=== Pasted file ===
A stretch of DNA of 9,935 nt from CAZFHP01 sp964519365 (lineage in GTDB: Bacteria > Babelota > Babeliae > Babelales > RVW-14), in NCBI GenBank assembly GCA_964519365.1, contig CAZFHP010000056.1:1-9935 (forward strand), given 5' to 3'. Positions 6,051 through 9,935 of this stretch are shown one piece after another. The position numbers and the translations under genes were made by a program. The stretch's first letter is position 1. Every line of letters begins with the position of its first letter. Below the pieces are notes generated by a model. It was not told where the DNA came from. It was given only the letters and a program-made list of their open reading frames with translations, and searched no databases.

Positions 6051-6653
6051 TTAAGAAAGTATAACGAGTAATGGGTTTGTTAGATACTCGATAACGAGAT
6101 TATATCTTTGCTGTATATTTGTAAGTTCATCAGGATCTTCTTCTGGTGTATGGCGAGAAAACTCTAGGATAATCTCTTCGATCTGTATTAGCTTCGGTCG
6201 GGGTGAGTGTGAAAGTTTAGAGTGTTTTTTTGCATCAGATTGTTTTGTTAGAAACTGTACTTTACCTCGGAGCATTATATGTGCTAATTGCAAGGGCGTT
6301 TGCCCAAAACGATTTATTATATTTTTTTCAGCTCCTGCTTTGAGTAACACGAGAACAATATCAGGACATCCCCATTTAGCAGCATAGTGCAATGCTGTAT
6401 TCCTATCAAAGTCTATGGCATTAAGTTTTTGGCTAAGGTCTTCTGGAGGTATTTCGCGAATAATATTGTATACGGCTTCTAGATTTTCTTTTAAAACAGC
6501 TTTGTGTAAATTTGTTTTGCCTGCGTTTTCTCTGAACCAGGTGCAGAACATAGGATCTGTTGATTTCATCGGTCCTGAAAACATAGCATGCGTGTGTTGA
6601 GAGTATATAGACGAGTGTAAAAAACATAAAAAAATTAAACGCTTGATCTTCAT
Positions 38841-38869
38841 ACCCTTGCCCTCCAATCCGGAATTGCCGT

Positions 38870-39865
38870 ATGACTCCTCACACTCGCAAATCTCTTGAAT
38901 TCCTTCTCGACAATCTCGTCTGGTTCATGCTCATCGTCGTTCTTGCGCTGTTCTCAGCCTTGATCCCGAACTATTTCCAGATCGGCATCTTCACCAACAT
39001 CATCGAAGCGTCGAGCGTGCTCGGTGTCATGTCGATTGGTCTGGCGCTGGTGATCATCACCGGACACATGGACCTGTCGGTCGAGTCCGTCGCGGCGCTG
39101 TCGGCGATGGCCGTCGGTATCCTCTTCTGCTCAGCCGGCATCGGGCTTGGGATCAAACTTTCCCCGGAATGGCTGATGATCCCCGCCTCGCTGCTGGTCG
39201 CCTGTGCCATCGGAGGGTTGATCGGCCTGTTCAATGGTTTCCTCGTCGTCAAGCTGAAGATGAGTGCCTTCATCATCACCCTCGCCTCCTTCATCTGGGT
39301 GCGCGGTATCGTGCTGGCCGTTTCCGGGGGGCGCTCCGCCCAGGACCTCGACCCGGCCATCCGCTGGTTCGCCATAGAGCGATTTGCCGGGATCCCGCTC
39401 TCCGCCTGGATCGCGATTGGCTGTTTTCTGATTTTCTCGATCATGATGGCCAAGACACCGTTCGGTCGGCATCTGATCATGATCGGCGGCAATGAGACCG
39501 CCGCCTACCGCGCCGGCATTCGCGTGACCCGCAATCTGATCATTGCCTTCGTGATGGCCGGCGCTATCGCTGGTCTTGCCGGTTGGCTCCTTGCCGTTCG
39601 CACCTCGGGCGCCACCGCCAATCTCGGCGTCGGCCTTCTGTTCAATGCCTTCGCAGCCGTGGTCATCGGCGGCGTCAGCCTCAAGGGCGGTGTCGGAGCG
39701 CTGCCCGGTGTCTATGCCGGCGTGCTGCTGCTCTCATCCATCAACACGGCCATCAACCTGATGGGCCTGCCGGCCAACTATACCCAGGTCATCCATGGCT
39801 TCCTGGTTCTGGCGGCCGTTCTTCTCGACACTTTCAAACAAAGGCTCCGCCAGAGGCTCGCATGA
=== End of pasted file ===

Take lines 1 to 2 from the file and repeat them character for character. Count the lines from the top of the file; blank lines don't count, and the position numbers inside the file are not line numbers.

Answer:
A stretch of DNA of 9,935 nt from CAZFHP01 sp964519365 (lineage in GTDB: Bacteria > Babelota > Babeliae > Babelales > RVW-14), in NCBI GenBank assembly GCA_964519365.1, contig CAZFHP010000056.1:1-9935 (forward strand), given 5' to 3'. Positions 6,051 through 9,935 of this stretch are shown one piece after another. The position numbers and the translations under genes were made by a program. The stretch's first letter is position 1. Every line of letters begins with the position of its first letter. Below the pieces are notes generated by a model. It was not told where the DNA came from. It was given only the letters and a program-made list of their open reading frames with translations, and searched no databases.

Positions 6051-6653